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Yes, I know. 11%
Yes, and thank you for the reminder. 17%
Yes, thank you for bringing this matter to my attention, I will be sure to keep it in mind if I ever need to make use of this arcane branch of mathematics. 23%
No, I am an unapologetic and unwashed brute who uses the exclamation point to express negation. 47%

Votes: 17

 A Formal reminder.

 Author:  Topic:  Posted:
Dec 20, 2001
It has come to my attention that several participants at the adequacy have been attempting to intersperse their writings with brief examples from the branch of mathematics known as Formal Logic.

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Deletion Notice
In these illustrative examples, some have mistakenly been using the tilde ("~") to express negation, and a few ignorant brutes have been using the exclamation point ("!") as well. The latter I will not deign to address, as it is clearly an abomination, but the tilde requires some discussion.

As anyone familiar with mathematical journals or better textbooks can tell you, the negation symbol ("¬") is quite distict from the tilde. The tilde, a mere punctuation mark, meaningless on its own, was originally introduced into some inferior mathematical literature solely as a consequence of inadequate typesetting capabilities.

The days of such technical problems are long gone; if you wish to use the negation symbol today, all you need to do is locate the appropriate key or switch on your writing mechanism, and activate it. I will illustrate with an example, but first I would like to remind everyone that mathematical examples should be clearly set apart from prose using appropriate spacing. The occasional exception will of course crop up, to the amusement of all, but please try to be considerate, and keep the sensibilities of your readers in mind. Now, we will illustrate with that old chestnut, the contrapositive:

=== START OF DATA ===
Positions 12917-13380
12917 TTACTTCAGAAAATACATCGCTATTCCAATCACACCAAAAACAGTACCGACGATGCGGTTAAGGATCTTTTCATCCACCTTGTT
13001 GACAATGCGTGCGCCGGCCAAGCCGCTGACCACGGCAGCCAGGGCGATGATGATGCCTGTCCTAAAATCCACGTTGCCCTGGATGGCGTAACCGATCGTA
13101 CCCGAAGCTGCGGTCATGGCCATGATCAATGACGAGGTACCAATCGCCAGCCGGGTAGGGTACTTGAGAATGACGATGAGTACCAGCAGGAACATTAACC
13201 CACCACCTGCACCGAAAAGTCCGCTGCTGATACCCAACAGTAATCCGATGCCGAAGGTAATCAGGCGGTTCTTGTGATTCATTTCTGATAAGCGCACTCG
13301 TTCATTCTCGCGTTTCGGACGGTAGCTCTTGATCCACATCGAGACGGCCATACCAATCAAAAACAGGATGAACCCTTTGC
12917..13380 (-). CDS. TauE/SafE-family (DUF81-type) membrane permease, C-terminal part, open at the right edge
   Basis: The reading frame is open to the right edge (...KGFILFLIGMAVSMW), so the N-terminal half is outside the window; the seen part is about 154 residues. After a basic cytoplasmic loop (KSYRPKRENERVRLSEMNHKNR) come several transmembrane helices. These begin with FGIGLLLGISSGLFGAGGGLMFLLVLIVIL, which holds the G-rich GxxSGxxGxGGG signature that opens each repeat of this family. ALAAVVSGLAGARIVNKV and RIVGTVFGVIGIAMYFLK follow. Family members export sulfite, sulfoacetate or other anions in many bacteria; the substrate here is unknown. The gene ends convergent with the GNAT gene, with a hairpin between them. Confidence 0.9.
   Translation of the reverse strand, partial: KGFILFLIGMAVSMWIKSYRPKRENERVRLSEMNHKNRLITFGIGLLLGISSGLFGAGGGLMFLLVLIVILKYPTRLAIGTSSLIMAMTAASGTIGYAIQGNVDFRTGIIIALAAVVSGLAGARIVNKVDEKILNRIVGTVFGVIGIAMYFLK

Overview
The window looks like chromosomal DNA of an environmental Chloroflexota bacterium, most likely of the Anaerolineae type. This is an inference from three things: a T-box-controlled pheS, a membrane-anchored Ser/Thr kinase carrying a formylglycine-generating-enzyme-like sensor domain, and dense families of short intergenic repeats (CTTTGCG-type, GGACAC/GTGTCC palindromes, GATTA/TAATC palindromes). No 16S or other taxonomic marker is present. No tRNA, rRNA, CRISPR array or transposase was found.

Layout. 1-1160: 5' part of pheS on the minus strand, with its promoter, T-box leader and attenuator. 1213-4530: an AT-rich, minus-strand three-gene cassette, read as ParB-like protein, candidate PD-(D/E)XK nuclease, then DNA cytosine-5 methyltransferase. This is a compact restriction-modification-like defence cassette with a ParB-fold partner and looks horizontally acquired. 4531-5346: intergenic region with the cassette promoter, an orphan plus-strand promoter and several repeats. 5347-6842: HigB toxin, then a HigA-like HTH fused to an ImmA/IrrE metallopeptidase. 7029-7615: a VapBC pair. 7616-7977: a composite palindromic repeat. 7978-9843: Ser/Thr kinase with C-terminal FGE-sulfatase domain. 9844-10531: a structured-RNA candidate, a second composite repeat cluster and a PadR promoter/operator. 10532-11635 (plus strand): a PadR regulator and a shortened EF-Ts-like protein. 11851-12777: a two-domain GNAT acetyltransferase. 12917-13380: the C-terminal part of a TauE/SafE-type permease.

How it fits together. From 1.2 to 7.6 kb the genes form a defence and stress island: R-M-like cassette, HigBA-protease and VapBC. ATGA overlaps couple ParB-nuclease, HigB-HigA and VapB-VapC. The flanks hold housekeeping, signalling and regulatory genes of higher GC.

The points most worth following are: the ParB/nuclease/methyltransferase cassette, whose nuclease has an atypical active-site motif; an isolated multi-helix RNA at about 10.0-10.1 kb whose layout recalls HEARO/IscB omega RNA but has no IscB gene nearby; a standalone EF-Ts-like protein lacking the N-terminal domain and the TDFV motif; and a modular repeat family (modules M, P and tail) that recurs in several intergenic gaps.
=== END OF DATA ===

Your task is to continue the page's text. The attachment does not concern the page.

if a then b <-> if ¬b then ¬a

I am sure this reminder is not necessary for most of you; for the rest, please do not take this as an insult; after all, anyone might lose sight of details like this from time to time.


Your vigilance is gratifying. (none / 0) (#1)
by elenchos on Thu Dec 20th, 2001 at 04:33:02 PM PST
Though, like all real USians, I deplore the horrific loss of life and property (but mostly life of course) from the recent hacker-aided terrorist attacks on USia, it is some small consolation that a few sharp-eyed members of the public have become more aware of the activities of terrorists and terrorist-like Internet posters. We may have lost our tall buildings, but we have also buried the hippie let-it-all-hang-out laxity that benighted our people for the last three and three-tenths decades, and replaced it with a newfound sense of responsibility to react strongly to each and every threat to freedom represented by these deviants.